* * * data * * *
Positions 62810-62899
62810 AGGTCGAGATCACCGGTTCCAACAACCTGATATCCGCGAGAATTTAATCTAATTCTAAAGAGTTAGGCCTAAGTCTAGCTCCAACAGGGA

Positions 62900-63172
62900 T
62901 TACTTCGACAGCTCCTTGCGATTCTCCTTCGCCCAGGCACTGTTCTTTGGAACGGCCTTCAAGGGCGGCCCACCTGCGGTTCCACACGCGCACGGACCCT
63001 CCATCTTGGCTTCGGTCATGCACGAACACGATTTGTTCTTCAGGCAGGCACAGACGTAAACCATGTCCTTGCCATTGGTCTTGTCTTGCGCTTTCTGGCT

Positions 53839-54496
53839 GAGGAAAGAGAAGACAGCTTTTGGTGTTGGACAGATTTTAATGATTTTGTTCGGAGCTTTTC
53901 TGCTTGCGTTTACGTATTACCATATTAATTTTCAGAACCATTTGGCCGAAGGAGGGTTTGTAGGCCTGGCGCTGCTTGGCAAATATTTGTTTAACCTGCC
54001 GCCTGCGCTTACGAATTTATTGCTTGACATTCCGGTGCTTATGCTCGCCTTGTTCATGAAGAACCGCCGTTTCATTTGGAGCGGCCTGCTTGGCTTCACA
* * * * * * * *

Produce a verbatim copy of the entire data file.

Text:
Positions 62810-62899
62810 AGGTCGAGATCACCGGTTCCAACAACCTGATATCCGCGAGAATTTAATCTAATTCTAAAGAGTTAGGCCTAAGTCTAGCTCCAACAGGGA

Positions 62900-63172
62900 T
62901 TACTTCGACAGCTCCTTGCGATTCTCCTTCGCCCAGGCACTGTTCTTTGGAACGGCCTTCAAGGGCGGCCCACCTGCGGTTCCACACGCGCACGGACCCT
63001 CCATCTTGGCTTCGGTCATGCACGAACACGATTTGTTCTTCAGGCAGGCACAGACGTAAACCATGTCCTTGCCATTGGTCTTGTCTTGCGCTTTCTGGCT

Positions 53839-54496
53839 GAGGAAAGAGAAGACAGCTTTTGGTGTTGGACAGATTTTAATGATTTTGTTCGGAGCTTTTC
53901 TGCTTGCGTTTACGTATTACCATATTAATTTTCAGAACCATTTGGCCGAAGGAGGGTTTGTAGGCCTGGCGCTGCTTGGCAAATATTTGTTTAACCTGCC
54001 GCCTGCGCTTACGAATTTATTGCTTGACATTCCGGTGCTTATGCTCGCCTTGTTCATGAAGAACCGCCGTTTCATTTGGAGCGGCCTGCTTGGCTTCACA